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Converting a single garage into a granny flat

(31 Posts)
photocop Thu 30-Oct-14 09:40:38

Has anyone done this, or seen a conversion at someone else's house? Is it feasible or just far too small? We were thinking studio flat, but I'm guessing it will only be 15m2 or so.

My MIL finds herself homeless and with no property or much in the way of savings and we will need to help her out. She's 69 and healthy so wishes to live as independently as possible.

She has lived overseas her whole adult life so her meagre pension will not be enough to pay for accommodation in the UK. I imagine she won't qualify for any state help in the UK because she's been overseas for so long, but please let me know if you know anything about this.

Fourarmsv2 Thu 30-Oct-14 10:24:05

I know it can cause problems with council tax when you come to sell.

Good luck

LaurieFairyCake Thu 30-Oct-14 10:29:35

Pinterest is great for ideas and it's totally doable. Providing you don't try and set up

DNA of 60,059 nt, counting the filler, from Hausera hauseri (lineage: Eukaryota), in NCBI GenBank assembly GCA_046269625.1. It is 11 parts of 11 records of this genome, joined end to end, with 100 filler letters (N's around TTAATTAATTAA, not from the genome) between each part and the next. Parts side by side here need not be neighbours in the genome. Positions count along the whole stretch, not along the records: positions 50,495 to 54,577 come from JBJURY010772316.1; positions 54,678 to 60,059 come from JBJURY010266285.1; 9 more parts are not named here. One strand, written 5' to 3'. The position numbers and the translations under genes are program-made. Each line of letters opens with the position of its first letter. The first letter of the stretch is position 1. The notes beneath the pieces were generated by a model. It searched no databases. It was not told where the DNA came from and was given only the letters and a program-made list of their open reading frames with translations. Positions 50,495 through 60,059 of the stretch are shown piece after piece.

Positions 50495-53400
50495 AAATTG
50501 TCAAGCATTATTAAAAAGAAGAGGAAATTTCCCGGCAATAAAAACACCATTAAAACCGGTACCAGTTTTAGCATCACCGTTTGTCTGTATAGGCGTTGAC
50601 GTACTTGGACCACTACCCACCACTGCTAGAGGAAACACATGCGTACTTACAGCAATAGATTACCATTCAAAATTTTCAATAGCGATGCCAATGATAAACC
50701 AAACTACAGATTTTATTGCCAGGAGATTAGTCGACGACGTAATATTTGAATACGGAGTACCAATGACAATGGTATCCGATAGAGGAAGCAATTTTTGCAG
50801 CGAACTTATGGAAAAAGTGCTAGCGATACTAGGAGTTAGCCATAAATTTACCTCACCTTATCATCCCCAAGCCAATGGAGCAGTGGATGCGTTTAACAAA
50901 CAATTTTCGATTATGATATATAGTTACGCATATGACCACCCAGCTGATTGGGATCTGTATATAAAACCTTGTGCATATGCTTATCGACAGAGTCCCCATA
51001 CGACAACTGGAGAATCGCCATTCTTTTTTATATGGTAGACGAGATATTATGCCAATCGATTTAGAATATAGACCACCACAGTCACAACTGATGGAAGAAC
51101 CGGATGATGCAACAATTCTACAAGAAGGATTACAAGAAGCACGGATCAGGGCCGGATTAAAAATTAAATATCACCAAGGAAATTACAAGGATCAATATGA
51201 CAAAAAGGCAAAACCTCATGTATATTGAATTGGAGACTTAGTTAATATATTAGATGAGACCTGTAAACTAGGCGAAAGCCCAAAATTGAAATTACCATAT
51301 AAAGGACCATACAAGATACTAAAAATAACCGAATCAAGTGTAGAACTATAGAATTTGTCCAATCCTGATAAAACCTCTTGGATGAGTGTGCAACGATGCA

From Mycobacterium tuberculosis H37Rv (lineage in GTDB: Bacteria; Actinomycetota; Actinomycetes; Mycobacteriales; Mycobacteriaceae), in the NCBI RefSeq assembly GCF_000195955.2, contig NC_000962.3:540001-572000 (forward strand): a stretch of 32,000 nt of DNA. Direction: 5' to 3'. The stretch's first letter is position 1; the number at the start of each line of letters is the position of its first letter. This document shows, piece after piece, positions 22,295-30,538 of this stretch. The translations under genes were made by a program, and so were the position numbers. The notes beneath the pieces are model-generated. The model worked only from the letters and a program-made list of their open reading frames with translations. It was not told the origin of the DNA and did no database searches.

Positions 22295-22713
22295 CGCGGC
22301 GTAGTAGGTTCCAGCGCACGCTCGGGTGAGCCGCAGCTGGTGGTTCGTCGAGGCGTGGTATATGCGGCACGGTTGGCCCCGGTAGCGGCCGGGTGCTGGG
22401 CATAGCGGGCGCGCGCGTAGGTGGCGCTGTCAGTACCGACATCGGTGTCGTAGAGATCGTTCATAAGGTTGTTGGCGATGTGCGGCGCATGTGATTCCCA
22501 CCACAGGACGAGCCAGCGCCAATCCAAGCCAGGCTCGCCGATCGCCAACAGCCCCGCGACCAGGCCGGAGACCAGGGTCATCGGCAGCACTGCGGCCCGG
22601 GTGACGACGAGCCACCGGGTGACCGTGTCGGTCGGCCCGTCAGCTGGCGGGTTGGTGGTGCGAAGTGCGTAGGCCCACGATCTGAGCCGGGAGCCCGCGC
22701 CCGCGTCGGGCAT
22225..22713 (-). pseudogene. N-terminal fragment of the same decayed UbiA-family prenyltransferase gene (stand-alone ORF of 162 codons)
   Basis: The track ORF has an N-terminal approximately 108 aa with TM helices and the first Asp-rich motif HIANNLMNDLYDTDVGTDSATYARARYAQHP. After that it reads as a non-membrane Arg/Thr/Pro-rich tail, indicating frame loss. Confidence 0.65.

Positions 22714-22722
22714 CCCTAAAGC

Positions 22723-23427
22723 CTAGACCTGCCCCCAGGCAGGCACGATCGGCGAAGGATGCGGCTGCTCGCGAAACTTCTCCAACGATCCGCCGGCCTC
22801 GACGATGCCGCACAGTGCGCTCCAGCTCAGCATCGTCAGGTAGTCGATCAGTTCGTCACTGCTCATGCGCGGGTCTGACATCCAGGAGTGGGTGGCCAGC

an independant meter for electricity supply it should be fine - it's just a room.

You will find it much harder to get permission if no one else has done it though.

ThisBitchIsResting Thu 30-Oct-14 10:34:26

We have a single garage we are looking at converting to an indoor room and it will be a lot smaller than we had thought. The walls have to be made thicker and that makes a big difference. Get a builder out and that will give you an idea. Ours will only make a small bedroom / playroom. Hoping for a downstairs loo too but I don't think it's a goer.

photocop Thu 30-Oct-14 11:00:11

Thanks. Our neighbour converted the garage into a downstairs office, so I've seen the size of the room and it didn't look very big.

But realistically she is too young and fit to be living "with us" and I don't think my marriage or mental health could cope

LaurieFairyCake Thu 30-Oct-14 11:03:04

Perhaps you could do a bedroom and sitting area/tv but she could use bathroom and kitchen facilities in the house?

Do you have a downstairs loo? Getting plumbing for kitchen and loos is the big cost

photocop Thu 30-Oct-14 11:10:29

There is a downstairs loo, we could perhaps brick it up inside our house so she can have it for herself (opened up from the other side - it adjoins the garage iyswim).